UCR researchers discover cellular process enabling photosynthesis

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Despite how essential plants are for life on Earth, little is known about how parts of plant cells orchestrate growth and greening. By creating mutant plants, UC Riverside researchers have uncovered a cellular communication pathway sought by scientists for decades.

Both plants and humans have specialized light-sensitive proteins. In humans these proteins reside in the retina, allowing us to see. In plants, they are called phytochromes and are housed mainly in the nucleus, which serves as master control for the cell’s activities.

The process of photosynthesis, which converts carbon dioxide into sugar and fuels plant growth, begins when light hits the phytochromes in the nucleus. The nucleus then has to send a command to a sub-organ called a plastid to transform itself into a chloroplast, which manufactures the green pigment chlorophyll.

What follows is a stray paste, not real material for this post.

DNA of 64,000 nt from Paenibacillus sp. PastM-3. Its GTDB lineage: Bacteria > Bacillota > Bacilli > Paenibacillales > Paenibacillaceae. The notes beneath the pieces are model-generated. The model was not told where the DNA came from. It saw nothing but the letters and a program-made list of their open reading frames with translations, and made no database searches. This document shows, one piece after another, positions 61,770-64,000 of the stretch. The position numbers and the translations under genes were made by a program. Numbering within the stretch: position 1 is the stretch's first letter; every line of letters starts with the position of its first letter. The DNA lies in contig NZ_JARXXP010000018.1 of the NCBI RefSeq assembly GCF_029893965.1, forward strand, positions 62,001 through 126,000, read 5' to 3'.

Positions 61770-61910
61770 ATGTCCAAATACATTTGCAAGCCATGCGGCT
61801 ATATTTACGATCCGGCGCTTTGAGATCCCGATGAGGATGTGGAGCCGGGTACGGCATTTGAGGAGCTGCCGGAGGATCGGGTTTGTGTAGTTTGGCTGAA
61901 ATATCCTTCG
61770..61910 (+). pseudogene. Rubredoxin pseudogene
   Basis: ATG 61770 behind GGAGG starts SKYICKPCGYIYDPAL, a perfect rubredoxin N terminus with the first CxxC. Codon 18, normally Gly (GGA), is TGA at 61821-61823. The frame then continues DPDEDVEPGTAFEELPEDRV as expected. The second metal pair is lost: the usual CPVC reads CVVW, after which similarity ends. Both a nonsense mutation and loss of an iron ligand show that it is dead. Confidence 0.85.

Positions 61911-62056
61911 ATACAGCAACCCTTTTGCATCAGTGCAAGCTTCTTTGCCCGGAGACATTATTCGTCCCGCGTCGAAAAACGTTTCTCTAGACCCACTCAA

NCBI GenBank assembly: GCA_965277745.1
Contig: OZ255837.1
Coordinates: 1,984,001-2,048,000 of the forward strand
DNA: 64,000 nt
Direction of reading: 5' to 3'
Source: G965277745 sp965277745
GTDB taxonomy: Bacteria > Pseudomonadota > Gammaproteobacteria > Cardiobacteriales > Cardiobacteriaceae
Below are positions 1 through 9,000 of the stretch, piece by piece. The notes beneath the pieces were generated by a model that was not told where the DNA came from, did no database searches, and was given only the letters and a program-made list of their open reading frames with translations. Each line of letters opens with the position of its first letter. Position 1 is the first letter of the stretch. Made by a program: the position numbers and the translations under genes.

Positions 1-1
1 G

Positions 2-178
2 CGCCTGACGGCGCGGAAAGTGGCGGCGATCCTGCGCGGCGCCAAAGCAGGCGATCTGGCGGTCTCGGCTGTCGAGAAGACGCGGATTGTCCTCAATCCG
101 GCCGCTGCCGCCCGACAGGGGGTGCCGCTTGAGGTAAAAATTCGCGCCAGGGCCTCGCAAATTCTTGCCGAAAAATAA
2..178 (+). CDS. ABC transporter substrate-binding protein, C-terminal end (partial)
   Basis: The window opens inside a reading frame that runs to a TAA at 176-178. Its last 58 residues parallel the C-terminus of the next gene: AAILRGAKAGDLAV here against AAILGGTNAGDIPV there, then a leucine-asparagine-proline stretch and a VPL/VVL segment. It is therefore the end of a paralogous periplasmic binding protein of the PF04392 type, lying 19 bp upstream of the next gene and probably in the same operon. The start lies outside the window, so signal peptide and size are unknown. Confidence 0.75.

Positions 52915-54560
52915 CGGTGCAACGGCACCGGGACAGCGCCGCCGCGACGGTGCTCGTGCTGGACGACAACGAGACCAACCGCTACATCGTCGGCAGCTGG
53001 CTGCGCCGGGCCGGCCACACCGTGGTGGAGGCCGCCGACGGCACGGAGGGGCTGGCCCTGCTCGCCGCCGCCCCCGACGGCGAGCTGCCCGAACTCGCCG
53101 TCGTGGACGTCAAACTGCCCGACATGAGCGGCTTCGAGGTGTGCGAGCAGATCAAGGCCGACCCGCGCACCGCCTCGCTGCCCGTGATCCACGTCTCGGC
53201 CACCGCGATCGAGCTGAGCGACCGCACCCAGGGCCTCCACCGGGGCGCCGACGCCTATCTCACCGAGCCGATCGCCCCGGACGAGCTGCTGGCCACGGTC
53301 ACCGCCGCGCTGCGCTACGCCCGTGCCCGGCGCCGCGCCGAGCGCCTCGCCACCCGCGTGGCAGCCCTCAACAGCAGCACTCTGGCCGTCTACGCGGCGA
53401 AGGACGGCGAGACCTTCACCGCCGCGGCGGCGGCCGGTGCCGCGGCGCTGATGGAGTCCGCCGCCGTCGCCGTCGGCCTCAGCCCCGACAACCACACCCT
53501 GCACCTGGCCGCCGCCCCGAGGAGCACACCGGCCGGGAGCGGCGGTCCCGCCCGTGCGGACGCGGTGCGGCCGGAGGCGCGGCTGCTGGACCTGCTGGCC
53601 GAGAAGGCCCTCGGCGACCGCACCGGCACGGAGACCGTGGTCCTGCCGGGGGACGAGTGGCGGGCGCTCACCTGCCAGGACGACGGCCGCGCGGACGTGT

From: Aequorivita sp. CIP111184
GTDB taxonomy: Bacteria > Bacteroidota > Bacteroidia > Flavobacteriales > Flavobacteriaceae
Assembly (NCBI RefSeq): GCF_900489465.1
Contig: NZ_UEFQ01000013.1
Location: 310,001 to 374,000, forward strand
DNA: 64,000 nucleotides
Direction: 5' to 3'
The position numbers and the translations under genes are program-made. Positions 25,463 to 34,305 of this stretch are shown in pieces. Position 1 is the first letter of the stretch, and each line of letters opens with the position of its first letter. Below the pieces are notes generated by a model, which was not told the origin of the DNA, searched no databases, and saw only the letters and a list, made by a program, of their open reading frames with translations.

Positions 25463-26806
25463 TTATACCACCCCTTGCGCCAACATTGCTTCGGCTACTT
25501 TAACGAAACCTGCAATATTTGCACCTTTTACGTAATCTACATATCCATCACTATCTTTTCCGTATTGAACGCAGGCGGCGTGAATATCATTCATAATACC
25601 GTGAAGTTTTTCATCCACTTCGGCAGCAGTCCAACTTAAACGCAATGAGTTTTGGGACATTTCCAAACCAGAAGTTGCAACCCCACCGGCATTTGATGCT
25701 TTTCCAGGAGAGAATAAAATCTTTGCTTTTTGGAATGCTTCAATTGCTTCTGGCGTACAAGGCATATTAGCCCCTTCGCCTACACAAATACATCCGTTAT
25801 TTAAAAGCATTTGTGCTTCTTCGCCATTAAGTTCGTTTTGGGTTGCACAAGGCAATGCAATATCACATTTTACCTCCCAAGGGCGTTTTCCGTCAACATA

“The nucleus is like the federal government of the cell, while a sub-organ called the plastid functions more like the state,” said UCR’s Meng Chen, an associate professor of cell biology whose lab is one of few in the world focused on phytochrome communications. “Until now, we did not know how the nucleus sent the ‘turn green’ command to the plastids, telling them to activate their photosynthesis genes.”

The way Chen’s team arrived at the answer is detailed in two new papers published today in the journal Nature Communications.

Read more about how they discovered the nucleus-to-plastid communication pathway here: https://news.ucr.edu/articles/2019/06/14/its-not-easy-being-green

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